The last few decades have seen a growth in the number and influence of governance indicators in development. These indicators shape the institutional reform agenda in many countries. They create pressure for 'reforms as signals', however, which are often limited to changes in form and not function: governments look better after reforms but are not actually better. Given evidence that this is indeed the case, the question is how to construct governance indicators and promote reforms that actually make governments more functional. Select experiences show that this is possible and suggest a new set of principles that could be used to guide institutional reforms in the future.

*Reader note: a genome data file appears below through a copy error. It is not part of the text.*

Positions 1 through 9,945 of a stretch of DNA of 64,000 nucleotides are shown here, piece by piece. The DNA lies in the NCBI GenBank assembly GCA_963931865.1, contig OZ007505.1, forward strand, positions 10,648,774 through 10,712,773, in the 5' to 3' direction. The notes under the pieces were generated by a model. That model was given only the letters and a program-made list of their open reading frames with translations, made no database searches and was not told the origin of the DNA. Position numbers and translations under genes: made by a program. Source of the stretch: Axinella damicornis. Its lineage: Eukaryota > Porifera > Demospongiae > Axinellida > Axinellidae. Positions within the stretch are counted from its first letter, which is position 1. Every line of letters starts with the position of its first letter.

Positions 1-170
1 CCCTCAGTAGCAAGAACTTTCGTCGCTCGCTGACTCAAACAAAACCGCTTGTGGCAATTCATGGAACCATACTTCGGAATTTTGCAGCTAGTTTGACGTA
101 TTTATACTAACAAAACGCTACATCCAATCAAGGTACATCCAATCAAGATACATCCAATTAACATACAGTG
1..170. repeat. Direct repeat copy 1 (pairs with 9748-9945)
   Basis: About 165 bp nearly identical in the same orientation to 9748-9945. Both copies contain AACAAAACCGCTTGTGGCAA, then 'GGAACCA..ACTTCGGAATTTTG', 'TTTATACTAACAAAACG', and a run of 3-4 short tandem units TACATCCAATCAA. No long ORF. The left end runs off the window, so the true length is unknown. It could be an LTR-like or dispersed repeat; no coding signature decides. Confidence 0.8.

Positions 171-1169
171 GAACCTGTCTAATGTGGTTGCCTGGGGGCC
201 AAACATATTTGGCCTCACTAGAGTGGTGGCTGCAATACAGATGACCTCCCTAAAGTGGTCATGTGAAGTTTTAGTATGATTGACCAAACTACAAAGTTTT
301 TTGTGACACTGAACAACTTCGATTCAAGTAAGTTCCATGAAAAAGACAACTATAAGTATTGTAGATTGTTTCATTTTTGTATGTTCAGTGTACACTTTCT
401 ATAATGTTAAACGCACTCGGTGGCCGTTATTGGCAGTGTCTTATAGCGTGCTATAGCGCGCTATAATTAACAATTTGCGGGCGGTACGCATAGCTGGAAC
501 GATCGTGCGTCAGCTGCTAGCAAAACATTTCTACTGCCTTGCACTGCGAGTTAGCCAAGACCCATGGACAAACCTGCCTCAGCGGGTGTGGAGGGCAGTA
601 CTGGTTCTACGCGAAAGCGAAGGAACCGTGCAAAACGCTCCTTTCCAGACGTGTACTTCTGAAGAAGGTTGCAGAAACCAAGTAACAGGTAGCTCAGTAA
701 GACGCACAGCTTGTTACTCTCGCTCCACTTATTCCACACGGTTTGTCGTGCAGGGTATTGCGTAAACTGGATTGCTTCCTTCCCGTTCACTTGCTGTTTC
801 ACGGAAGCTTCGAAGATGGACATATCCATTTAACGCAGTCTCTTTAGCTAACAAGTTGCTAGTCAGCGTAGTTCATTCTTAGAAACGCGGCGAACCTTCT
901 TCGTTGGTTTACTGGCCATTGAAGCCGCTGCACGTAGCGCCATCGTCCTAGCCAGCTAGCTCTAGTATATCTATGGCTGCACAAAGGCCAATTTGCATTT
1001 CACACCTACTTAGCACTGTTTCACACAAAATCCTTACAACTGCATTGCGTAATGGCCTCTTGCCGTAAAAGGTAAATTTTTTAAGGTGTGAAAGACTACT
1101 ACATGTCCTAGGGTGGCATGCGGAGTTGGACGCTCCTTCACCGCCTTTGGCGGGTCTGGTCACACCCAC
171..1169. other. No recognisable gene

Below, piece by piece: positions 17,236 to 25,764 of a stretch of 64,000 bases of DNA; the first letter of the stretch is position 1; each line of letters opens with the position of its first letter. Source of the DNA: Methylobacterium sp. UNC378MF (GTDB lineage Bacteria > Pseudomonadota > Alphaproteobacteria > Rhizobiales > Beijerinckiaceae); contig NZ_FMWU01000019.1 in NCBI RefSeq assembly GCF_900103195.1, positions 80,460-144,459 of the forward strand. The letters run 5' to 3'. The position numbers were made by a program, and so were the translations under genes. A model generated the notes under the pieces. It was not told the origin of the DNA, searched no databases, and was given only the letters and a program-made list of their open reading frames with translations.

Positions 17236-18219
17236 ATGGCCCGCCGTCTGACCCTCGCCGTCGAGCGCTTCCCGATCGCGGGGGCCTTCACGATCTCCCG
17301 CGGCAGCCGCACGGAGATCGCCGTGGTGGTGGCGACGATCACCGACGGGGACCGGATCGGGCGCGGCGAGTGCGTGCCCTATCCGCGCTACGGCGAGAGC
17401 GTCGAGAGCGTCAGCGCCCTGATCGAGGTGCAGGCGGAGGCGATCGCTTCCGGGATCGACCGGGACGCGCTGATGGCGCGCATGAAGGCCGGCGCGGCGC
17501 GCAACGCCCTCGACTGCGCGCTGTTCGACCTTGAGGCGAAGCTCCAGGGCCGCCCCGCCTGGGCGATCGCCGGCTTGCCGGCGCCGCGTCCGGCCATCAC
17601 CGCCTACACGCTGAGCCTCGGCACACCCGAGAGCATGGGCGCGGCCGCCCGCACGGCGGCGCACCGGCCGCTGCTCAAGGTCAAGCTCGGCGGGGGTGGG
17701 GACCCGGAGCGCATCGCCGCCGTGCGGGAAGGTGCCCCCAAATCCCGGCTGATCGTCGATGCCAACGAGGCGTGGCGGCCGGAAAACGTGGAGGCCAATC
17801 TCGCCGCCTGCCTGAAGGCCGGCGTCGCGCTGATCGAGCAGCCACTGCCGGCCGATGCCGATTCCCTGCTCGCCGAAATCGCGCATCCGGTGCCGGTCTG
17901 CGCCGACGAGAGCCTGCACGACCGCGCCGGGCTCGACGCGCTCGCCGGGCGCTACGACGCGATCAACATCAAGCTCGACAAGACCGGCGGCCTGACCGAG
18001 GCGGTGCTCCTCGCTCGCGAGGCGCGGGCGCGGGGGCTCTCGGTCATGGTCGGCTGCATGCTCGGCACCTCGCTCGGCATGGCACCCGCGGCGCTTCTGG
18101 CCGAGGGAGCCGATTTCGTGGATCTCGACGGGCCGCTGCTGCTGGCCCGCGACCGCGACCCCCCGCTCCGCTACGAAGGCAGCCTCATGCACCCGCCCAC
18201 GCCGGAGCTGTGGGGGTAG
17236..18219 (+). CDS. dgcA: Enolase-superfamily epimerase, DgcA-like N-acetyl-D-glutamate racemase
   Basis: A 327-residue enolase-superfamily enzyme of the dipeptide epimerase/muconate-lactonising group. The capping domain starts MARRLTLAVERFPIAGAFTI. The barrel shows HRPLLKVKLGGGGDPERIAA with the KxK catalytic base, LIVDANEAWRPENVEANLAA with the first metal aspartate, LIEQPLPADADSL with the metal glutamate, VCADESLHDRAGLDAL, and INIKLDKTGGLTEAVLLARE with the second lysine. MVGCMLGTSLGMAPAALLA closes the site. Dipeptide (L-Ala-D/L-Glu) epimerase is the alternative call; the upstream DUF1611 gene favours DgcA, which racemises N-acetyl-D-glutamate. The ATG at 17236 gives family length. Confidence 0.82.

Matt Andrews is Associate Professor of Public Policy. His research focuses on public sector reform, particularly budgeting and financial management reform, and participatory governance in developing and transitional governments. Recent articles focus on forging a theoretical understanding of the nontechnical factors influencing success in reform processes. Specific emphasis lies on the informal institutional context of reform, as well as leadership structures within government-wide networks. This research developed out of his work in the provincial government of Kwa-Zulu Natal in South Africa and more recently from his tenure as a Public Sector Specialist working in the Europe and Central Asia Region of the World Bank. He brings this experience to courses on public management and development. He holds a BCom (Hons) degree from the University of Natal, Durban (South Africa), an MSc from the University of London, and a PhD in Public Administration from the Maxwell School, Syracuse University.